As a follow-up to my earlier full review of the New Matter MOD-t 3D printer, I wanted to provide an update about the progress I made with print options and quality.
First off, I further investigated the Web interface’s advanced mode. As mentioned in the earlier review, the desktop software allows you to print G-code, which can be converted from STL format using software like Slic3r or Cura as long as the correct profile for the MOD-t is loaded. The Web interface on the other hand allows you to import and print STL or OBJ files directly. This is a powerful feature that I didn’t explore to its fullest potential in my original review.
Since that original review, I’ve printed several models and have been extremely pleased with the ease and quality of the output (set to highest). It’s the method I’ll be using to print all of the samples for my upcoming TechRadar feature.
The only downside I can think of with using the Web interface versus Slic3r or Cura is that you have slightly fewer editing options. For most cases, particularly for pre-vetted models like ones that have a history of good prints on Thingiverse or that you’ve properly created yourself, this is the most efficient way to print with the MOD-t.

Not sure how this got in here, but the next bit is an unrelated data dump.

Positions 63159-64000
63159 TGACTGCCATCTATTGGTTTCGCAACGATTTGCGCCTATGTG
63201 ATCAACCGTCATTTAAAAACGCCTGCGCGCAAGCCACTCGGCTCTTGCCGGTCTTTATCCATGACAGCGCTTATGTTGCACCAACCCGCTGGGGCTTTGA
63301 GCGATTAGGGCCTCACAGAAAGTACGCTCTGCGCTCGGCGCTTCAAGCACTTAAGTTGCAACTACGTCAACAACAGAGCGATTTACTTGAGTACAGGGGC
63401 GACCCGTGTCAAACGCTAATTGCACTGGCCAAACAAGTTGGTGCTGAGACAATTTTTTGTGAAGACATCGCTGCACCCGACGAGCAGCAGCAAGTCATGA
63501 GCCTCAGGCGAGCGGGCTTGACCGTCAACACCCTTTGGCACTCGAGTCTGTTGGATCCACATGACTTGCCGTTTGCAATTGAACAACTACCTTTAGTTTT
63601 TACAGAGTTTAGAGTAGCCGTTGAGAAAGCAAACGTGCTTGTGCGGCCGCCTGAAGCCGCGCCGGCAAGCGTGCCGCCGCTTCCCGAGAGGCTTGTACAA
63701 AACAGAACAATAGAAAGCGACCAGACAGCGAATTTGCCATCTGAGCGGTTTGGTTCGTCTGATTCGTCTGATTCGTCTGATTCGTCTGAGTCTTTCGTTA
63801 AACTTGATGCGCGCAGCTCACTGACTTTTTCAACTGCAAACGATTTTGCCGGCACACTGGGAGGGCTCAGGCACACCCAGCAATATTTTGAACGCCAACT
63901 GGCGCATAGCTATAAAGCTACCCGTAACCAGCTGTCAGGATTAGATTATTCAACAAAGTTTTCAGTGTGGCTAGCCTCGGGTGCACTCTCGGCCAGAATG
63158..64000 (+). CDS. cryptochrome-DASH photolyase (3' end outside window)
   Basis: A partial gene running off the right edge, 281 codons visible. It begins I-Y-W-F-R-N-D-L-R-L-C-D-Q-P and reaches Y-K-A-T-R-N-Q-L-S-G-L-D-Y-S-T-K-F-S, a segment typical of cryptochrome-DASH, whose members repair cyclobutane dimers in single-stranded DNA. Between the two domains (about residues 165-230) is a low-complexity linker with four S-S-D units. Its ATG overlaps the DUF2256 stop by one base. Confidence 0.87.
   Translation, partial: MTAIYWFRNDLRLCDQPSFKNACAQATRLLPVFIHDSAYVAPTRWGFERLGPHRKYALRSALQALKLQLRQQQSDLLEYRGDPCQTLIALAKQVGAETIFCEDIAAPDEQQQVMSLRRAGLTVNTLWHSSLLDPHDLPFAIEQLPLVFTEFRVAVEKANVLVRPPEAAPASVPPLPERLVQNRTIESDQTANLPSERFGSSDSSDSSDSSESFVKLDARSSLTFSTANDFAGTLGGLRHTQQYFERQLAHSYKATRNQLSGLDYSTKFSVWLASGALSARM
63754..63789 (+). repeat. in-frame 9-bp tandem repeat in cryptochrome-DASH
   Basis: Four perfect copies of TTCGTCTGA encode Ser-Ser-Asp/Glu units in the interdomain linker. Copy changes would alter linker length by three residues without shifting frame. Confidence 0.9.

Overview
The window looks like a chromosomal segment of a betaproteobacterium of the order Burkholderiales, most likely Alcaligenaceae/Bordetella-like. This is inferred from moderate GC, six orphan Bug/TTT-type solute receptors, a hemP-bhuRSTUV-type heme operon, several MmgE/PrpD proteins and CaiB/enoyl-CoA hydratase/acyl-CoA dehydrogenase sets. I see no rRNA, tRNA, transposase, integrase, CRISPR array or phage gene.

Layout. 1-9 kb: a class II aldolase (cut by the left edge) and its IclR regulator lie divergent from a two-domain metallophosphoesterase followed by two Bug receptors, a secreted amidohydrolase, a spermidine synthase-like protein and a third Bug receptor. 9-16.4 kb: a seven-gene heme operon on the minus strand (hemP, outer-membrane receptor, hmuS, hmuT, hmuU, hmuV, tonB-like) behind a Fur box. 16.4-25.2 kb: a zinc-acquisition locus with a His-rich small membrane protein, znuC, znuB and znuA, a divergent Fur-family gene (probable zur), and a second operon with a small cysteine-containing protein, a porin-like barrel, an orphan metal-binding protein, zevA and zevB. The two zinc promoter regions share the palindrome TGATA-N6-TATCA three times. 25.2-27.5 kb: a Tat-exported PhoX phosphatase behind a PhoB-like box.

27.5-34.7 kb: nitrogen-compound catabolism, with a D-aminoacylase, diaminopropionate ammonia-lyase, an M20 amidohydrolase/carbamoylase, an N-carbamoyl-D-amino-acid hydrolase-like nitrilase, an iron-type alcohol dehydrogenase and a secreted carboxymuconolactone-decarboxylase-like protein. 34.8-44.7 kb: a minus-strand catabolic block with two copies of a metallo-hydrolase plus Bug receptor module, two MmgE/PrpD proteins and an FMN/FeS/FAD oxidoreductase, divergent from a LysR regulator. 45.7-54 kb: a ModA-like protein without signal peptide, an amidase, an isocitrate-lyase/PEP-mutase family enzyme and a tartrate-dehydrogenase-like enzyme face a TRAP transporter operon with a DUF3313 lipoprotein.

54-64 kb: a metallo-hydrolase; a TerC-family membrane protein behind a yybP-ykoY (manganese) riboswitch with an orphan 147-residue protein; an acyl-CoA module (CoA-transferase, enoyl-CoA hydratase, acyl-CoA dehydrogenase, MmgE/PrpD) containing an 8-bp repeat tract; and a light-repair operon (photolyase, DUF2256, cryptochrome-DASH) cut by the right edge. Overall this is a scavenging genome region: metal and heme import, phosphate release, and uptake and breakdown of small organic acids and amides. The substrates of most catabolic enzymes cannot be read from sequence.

As for Slic3r, in the original review, I recommended the settings by user “energywave”. Unfortunately, there’s a minor bug in the present MOD-t firmware that causes some model prints generated by Slic3r to move the print platform at high speeds in one direction, often causing the platform to shift out of alignment, ruining prints. According to unofficial word, the next MOD-t firmware update from New Matter will address this bug.
For Cura, the settings specified in this New Matter blog post work, with the caveat that you must use an older version of the software, Cura 15.04.6. Unfortunately, the latest version of Cura does away with custom settings for printers it doesn’t specifically have in its limited database.
Now that I’m aware of the full power of the Web interface’s advanced mode, I can say that I’m even happier with this printer. While the review unit is not mine to keep, it may just end up being the printer I buy for my own use.